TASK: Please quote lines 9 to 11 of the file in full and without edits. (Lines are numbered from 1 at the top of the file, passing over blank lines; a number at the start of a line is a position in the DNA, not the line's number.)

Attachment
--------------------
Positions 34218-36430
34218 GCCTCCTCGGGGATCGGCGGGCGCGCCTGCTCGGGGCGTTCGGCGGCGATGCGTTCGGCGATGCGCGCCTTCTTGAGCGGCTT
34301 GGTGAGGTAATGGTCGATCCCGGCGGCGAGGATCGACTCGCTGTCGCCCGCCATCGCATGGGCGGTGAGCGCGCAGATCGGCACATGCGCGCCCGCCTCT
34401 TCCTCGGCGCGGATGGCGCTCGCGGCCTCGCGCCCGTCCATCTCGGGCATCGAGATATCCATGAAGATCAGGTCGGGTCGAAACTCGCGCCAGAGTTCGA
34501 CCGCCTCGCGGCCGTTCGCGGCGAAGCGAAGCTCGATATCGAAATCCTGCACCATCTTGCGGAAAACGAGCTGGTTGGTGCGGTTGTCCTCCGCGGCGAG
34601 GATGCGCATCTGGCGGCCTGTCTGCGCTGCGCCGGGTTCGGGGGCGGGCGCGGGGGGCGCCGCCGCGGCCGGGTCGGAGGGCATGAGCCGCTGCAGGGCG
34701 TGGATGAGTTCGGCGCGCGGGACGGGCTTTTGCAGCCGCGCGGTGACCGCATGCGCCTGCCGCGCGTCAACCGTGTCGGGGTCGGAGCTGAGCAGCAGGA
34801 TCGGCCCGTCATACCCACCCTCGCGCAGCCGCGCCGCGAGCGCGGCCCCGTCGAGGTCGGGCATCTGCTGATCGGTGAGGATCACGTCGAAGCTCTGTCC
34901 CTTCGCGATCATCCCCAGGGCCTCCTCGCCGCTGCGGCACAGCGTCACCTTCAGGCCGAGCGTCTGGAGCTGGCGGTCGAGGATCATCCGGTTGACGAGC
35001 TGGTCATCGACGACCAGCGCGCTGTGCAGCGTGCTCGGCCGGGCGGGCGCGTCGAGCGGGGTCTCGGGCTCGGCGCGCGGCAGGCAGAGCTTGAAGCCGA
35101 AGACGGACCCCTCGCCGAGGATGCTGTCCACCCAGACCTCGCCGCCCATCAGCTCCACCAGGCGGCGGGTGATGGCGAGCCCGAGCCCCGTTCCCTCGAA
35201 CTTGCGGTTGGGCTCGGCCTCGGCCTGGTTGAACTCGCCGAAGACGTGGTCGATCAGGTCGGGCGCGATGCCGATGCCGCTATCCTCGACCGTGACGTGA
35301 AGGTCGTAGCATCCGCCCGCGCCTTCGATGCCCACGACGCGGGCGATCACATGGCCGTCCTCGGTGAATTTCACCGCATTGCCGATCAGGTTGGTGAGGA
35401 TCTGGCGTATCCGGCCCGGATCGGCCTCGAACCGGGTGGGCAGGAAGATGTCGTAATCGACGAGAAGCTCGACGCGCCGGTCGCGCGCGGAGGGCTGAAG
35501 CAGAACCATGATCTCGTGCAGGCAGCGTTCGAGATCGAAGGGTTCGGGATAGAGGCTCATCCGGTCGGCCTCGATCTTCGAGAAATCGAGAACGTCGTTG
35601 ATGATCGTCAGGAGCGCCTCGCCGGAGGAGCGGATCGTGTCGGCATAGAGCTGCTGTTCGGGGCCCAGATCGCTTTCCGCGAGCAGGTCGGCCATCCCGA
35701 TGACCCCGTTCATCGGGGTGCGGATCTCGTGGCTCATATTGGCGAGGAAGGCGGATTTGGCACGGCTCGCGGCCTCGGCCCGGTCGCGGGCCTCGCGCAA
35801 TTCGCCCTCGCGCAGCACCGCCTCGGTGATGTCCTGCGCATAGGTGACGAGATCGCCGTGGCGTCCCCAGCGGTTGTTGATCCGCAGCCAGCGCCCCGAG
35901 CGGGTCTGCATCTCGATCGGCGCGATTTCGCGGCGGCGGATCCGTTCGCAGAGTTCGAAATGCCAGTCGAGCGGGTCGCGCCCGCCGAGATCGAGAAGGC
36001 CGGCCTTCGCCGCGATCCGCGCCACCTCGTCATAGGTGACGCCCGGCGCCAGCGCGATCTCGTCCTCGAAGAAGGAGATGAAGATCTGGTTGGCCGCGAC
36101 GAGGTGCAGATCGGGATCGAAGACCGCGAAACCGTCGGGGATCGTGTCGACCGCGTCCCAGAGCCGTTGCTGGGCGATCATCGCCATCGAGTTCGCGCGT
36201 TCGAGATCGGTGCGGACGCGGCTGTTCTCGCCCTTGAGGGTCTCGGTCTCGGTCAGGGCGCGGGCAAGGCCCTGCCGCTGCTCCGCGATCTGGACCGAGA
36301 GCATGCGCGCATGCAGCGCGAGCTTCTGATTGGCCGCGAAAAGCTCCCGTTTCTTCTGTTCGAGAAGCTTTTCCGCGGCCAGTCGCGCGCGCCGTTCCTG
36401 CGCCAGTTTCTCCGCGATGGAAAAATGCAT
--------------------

34901 CTTCGCGATCATCCCCAGGGCCTCCTCGCCGCTGCGGCACAGCGTCACCTTCAGGCCGAGCGTCTGGAGCTGGCGGTCGAGGATCATCCGGTTGACGAGC
35001 TGGTCATCGACGACCAGCGCGCTGTGCAGCGTGCTCGGCCGGGCGGGCGCGTCGAGCGGGGTCTCGGGCTCGGCGCGCGGCAGGCAGAGCTTGAAGCCGA
35101 AGACGGACCCCTCGCCGAGGATGCTGTCCACCCAGACCTCGCCGCCCATCAGCTCCACCAGGCGGCGGGTGATGGCGAGCCCGAGCCCCGTTCCCTCGAA